(I want to note that all the 2006 Democratic governors, first elected as pickup winners in 2002, won re-elections with stronger margins. I anticipate 2014 Democratic pickup winner Tom Wolfe will win 2018 re-election from Pennsylvania with a margin exceeding his previous +9.86. Colorado, on a Democratic roll since 2006, will likely elect nominee Jared Polis with a margin which exceeds the 2014 re-election of John Hickenlooperâ€™s +3.35 due to a national wave favoring this partyâ€”and Colorado having gone from Barack Obamaâ€™s No. 23 to Hillary Clintonâ€™s No. 16 best-performed state in percentage-points margins at the presidential level. Colorado, along with its best companion state Virginia, is now a blue state.)
In 2018, do I think any of the Democratic-held governorships will flip Republican? No. There was potential with Connecticut. But, itâ€™s wise that Dan Malloy, so severely unpopular, is not running for re-election. Oregonâ€™s Kate Brown and Rhode Islandâ€™s Gina Raimondo, a 2014 Democratic pickup winner (after 2010 independent pickup winner Lincoln Chafee, who is now affiliated with the Democratic Party), have vulnerabilities but, due to a national wave here in 2018, they should prevail. (Oregon has not elected a Republican to its governorship since 1982.)
So, the Democrats head into the 2018 midterm elections with 16 state governorships. To win over a new majority of at least 26, they will need a pickup of +10. Where would that happen? I would first start with all currently in the Democratic column getting retained. The 2014 Republican-to-2018 Democratic pickups should happen with (based on current anticipation along with estimation):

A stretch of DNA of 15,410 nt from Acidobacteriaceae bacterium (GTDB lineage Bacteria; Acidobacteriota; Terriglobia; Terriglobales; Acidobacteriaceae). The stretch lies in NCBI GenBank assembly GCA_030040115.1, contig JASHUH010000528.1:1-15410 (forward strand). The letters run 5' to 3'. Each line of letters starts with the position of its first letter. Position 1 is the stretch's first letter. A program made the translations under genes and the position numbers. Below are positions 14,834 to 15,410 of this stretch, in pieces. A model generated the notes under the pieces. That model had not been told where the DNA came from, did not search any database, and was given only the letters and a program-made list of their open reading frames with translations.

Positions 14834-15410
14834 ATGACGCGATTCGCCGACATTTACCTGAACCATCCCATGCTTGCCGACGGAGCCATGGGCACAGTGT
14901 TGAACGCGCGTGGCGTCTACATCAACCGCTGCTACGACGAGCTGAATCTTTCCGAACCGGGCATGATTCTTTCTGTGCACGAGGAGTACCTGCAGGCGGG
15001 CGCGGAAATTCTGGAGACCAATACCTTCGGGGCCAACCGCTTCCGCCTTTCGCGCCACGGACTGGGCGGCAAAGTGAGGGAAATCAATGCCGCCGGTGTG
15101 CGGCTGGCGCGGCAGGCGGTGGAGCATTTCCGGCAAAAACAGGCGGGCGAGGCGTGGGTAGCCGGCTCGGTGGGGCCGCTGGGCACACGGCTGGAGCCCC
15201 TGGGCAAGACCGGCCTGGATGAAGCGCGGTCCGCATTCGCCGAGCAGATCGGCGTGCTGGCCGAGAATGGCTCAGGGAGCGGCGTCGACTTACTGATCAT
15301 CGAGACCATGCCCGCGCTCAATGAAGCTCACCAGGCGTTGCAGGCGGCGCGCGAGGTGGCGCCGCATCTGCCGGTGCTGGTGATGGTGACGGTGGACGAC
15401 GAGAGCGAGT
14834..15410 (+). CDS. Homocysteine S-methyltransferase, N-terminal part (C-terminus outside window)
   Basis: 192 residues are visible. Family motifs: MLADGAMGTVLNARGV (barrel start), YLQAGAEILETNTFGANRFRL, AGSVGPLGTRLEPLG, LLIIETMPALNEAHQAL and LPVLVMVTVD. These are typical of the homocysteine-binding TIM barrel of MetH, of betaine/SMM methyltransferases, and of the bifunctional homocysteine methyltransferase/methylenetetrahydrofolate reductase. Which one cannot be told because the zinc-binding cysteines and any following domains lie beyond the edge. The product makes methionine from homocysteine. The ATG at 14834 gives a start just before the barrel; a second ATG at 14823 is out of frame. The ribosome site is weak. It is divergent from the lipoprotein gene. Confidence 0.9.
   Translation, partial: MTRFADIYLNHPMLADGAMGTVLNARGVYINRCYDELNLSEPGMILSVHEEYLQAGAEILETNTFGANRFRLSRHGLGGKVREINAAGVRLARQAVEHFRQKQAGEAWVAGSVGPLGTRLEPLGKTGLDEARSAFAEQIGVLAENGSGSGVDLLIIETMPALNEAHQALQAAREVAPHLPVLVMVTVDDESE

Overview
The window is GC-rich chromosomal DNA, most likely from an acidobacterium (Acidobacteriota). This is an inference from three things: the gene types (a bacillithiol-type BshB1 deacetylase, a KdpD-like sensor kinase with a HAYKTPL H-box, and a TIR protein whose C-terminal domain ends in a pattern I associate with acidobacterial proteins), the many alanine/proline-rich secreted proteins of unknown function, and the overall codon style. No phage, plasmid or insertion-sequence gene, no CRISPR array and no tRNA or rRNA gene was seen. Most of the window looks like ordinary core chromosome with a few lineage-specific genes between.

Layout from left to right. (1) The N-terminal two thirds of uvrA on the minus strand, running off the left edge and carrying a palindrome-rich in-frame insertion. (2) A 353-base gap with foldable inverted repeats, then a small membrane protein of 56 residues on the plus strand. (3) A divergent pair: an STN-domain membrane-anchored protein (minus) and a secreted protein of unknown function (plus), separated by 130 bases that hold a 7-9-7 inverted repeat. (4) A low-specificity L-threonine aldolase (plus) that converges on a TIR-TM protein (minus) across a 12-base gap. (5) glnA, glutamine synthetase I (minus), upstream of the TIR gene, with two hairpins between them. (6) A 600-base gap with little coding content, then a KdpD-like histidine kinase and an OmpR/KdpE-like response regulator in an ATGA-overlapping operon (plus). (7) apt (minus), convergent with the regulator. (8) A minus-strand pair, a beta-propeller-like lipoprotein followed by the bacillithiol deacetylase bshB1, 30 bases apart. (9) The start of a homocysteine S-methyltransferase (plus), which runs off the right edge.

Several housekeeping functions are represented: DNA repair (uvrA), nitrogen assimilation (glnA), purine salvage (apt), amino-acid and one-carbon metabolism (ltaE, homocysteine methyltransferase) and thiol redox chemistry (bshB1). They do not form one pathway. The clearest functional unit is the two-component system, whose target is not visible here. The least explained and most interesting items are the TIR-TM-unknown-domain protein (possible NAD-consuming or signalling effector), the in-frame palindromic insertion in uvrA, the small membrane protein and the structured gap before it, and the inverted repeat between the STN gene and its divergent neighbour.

17) Illinois â€” Republican incumbent Bruce Rauner, severely unpopular and who won his 2014 pickup with a margin of +3.92, will get unseated by Democratic nominee J.B. Pritzker. A Top 10 populous state, a midterm national wave against the Republican Party, Rauner is pretty much considered a Dead Man Walking. What would make 2018 Illinois very interesting is that this would mark the second consecutive unseating of its incumbent governor.
18) Maine â€” Term-limited Republican Paul LePage, who won his 2014 re-election by +3.81, is the perfect type of incumbent to get succeeded by a winner from the opposition party.
19) New Mexico â€” Term-limited Susana Martinez in a state which has elected White House opposition governors since 1990. New Mexico is consistently rated as a Likely Democratic pickup.
20) Michigan â€” Term-limited Rick Snyder, who won his 2010 pickup by +18.21 was re-elected in 2014 by +4.06, is the type of incumbent (Flint still doesnâ€™t have clean water!) to usher in a successor from the opposition party. Latest polls show likely Democratic nominee Gretchen Whitmer, who was born seven days after me (on August 23, 1971), is ahead of likely Republican nominee Bill Schuette by a margin near +10. This would indicate a 2014-to-2018 Democratic shift, for Governor of Michigan, of more than +10. With the exception of 1990, Michigan has been electing White House opposition governors since 1978. I think 2018 will be a continuation of that pattern.
21) Nevada â€”Term-limited Brian Sandoval in a state whose scheduled U.S. Senate seat will likely flip from Republican incumbent Dean Heller getting unseated to Democratic nominee Jackie Rosen. (Key county: Washoe, with its county seat Reno. Barack Obama and Dean Heller carried Nevada, in 2012, because of Washoe County. I anticipate Rosen, unseating Heller, will flip that county while she unseats him.) Nevada Democrats have not won the governorship since its longest-serving governor, Bob Miller, won his second-term re-election in 1994. (His first year of service was 1989.) Nevada is consistently rated as a tossup. So, it looks like the drought is about to end.